Upon returning home we decided to start a bicycle company: “Echo Bicycles” with the core DNA being “giving.” For every bicycle we sell we give another to someone in the world who needs one. In other words, every purchase has an echo. Essentially, it is a one-for-one business.

    We want to make the bicycles frames out of bamboo and our target market will be young urban professionals, the environmentally conscious, and/or college students to begin with a price point between $300-800 (and that to cover the cost of the one we give away). Do we sound crazy yet?

    We are in the beginning phase of research and design and I’m wondering if you may be interested in contributing. We are young, broke entrepreneurs, and crazy enough to believe we can change the world, but I have never made a bicycle, I ride them and I have a vision. With that said, we have a hole: we need a bike maker. At this point we are working for free and cannot pay you for your service, but I promise you there is a greater joy in giving even after Echo Bicycles begins to make a profit.

    I believe a simple mode of transportation can change people’s live, I believe a purchase of a bicycle “here” can have a resounding echo “there,” and I believe your help can do the same. If you are willing, I would love to chat with you more. My contact information is at the bottom.

    Thank you for your time and I look forward to hearing back from you.

    Landon Friend


  5. Well sounds like a great idea, but I dont think your leaving enough of a profit margin at that price point. I cant see how 300 bucks would come close to covering cost of parts and labor of two bikes. The idea is great though. You might try looking into a kickstarter campaign at Best of luck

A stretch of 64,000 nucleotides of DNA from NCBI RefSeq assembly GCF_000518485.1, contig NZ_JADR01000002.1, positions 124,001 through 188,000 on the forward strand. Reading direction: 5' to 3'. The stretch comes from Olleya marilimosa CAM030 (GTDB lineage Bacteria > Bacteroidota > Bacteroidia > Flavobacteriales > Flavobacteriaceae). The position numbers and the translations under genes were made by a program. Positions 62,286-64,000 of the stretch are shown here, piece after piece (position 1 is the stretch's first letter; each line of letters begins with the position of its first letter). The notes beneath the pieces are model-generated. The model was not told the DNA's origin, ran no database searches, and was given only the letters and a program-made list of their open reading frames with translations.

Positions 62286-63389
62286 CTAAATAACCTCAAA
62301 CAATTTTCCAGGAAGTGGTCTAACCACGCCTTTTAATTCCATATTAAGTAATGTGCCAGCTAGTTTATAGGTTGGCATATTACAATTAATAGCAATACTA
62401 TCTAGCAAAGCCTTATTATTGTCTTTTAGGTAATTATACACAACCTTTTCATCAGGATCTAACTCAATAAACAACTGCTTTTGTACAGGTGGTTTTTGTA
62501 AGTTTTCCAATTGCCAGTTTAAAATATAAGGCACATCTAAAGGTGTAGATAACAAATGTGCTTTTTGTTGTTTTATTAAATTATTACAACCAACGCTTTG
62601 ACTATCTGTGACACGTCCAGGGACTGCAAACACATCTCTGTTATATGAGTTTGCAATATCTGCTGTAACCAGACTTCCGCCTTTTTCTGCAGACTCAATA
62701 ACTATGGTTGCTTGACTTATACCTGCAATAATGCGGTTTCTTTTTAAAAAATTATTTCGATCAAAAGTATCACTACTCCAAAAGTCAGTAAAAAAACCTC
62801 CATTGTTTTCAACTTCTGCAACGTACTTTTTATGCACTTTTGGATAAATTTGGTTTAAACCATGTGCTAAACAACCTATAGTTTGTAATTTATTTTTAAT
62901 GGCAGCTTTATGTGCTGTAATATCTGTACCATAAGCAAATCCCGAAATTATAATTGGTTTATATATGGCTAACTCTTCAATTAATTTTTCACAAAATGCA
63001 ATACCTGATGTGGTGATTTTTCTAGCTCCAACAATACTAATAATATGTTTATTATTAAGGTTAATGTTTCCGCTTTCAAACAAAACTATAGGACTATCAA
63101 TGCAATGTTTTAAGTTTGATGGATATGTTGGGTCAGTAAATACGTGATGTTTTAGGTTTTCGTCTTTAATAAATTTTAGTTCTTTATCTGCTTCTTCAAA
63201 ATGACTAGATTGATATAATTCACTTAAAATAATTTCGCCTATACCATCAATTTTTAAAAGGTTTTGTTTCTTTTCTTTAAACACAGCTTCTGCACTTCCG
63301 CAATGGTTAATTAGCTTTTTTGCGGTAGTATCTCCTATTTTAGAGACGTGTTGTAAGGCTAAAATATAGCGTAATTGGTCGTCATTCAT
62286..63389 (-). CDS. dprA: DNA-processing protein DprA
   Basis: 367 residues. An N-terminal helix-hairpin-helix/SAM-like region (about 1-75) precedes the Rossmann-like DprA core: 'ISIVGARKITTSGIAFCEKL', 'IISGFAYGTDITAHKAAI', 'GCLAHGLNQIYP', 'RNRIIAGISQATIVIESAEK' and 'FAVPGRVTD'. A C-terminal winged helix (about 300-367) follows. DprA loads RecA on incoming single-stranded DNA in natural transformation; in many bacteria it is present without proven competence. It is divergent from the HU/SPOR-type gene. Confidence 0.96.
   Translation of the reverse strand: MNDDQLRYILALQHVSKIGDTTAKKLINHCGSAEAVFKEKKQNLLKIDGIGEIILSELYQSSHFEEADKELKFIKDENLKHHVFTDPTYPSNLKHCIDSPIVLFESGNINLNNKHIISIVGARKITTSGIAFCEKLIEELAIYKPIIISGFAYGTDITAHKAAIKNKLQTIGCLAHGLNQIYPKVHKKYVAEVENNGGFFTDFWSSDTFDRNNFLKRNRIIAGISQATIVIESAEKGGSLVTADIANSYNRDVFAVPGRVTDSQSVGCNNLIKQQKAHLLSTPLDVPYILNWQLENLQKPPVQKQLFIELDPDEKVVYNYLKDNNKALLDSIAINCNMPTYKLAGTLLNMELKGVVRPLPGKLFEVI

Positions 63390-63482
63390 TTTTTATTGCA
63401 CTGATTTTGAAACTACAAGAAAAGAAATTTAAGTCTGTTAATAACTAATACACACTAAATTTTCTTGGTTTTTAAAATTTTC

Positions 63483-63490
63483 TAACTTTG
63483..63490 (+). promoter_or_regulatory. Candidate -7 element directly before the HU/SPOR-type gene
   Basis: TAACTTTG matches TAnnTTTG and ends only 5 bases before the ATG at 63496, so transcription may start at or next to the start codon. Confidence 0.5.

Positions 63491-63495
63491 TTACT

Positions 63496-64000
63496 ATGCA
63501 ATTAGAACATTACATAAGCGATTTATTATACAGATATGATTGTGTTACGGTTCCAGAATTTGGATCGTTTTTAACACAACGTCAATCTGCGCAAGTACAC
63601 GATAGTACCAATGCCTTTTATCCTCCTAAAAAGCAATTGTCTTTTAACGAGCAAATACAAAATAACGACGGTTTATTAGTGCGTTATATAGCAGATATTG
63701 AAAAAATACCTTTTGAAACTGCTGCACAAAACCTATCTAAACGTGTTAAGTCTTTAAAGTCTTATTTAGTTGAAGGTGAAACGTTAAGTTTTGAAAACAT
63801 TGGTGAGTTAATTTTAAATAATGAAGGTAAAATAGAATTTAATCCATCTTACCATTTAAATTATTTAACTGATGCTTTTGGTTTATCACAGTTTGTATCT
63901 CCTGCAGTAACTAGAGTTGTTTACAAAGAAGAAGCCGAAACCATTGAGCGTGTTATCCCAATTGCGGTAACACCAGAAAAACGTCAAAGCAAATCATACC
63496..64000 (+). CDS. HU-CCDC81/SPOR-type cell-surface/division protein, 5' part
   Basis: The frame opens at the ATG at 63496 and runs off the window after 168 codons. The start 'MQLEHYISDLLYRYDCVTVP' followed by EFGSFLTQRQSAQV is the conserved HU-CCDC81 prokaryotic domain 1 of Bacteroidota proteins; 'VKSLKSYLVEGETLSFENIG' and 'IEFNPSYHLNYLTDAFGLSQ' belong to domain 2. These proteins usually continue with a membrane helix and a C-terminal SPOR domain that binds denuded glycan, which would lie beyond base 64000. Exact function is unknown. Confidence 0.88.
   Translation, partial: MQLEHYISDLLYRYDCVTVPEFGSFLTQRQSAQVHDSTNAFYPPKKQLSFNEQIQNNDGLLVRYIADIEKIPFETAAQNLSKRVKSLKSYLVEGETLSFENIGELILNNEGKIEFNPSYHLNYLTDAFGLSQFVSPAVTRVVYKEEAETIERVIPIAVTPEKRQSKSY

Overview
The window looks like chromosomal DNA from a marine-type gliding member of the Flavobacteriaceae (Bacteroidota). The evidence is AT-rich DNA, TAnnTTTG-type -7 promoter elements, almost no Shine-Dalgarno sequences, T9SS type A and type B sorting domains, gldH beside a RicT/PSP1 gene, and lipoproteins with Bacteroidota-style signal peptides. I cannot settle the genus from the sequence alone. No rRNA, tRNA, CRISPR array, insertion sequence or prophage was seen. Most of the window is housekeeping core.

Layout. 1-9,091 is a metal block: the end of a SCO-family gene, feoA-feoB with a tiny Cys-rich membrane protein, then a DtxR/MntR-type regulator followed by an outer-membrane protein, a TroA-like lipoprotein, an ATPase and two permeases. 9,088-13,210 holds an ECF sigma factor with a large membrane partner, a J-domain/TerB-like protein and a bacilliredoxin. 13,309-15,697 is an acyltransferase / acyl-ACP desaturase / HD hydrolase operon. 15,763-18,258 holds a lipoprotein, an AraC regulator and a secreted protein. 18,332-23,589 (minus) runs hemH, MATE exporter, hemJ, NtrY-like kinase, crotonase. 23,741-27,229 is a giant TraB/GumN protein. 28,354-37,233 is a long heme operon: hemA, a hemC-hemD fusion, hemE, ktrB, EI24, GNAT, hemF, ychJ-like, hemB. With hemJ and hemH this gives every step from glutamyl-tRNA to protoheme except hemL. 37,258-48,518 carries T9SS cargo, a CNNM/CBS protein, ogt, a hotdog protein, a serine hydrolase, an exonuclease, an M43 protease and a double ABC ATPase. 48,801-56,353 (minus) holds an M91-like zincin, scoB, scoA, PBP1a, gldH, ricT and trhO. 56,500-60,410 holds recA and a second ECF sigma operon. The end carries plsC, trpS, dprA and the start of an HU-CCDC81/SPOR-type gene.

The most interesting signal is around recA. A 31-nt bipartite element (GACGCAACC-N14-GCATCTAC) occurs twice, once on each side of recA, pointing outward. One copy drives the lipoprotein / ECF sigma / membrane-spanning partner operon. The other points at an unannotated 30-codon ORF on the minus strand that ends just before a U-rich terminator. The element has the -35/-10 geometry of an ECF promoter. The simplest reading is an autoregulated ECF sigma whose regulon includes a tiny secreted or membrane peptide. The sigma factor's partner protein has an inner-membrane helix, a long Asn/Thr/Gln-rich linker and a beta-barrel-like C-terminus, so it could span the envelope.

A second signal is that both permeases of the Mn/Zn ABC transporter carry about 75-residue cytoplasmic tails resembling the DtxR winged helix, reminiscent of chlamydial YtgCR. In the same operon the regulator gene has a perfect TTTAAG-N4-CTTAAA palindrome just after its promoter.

6. Posted by Ewa Jonska on August 15, 2011 at 7:43 pm

    Hi there!
    I was just wondering if there is any chance you have a manual (a line drawing in black and white) of how to make a bamboo bike? If no, then maybe you know anyone who could help me???


  7. Hey, built a bamboo fixed gear bike this summer. After about 125 miles the joint at the seat tube and bottom bracket cracked. The bike is still rideable, in fact, it may have taken me a while to realize if it weren’t for the obvious noise it made.

    I plan on trying to replace the seat tube with a spare piece I have. I was wondering if you or anyone here has ever taken apart a joint to do a similar repair. I’ve heard of using a heat gun to soften up the epoxy but I’m worried that the heat may negatively affect the remaining bamboo poles.

    Any advice is appreciated, and I can definitely send you the pictures of the repair process.


    • It would be great if you could post the pictures of the crack and post some comments on how the repair process goes. I was thinking that your best bet might be putting a carbide grinding bit and grinding it away slowly. I would stay away from softening the epoxy. Good luck!


      • Posted by Antoine Planche on November 21, 2011 at 12:20 pm

        Sorry for the very late response. You can see the process of the repair here:

        Unfortunately, as you can see at the end of that album, after about 90km, two of the joints developed major cracks. I’m not sure why. I had one minor crash which may have been enough to initiate the crack at the head tube. Perhaps the cold weather affected the epoxy? It’s frustrating that I can’t get this bike to work. I think I need to start from scratch and build a new one but I don’t want to run into the same problem.